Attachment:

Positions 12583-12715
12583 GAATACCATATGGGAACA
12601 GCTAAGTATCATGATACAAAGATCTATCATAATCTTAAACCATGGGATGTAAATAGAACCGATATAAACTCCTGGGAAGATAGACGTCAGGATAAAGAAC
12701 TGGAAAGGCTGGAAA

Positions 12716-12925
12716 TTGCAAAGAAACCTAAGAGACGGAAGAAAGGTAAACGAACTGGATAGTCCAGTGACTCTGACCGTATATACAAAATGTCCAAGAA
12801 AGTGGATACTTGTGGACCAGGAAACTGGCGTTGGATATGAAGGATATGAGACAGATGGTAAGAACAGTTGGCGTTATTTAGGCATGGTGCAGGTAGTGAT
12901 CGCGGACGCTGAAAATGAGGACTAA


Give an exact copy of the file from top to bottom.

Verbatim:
Positions 12583-12715
12583 GAATACCATATGGGAACA
12601 GCTAAGTATCATGATACAAAGATCTATCATAATCTTAAACCATGGGATGTAAATAGAACCGATATAAACTCCTGGGAAGATAGACGTCAGGATAAAGAAC
12701 TGGAAAGGCTGGAAA

Positions 12716-12925
12716 TTGCAAAGAAACCTAAGAGACGGAAGAAAGGTAAACGAACTGGATAGTCCAGTGACTCTGACCGTATATACAAAATGTCCAAGAA
12801 AGTGGATACTTGTGGACCAGGAAACTGGCGTTGGATATGAAGGATATGAGACAGATGGTAAGAACAGTTGGCGTTATTTAGGCATGGTGCAGGTAGTGAT
12901 CGCGGACGCTGAAAATGAGGACTAA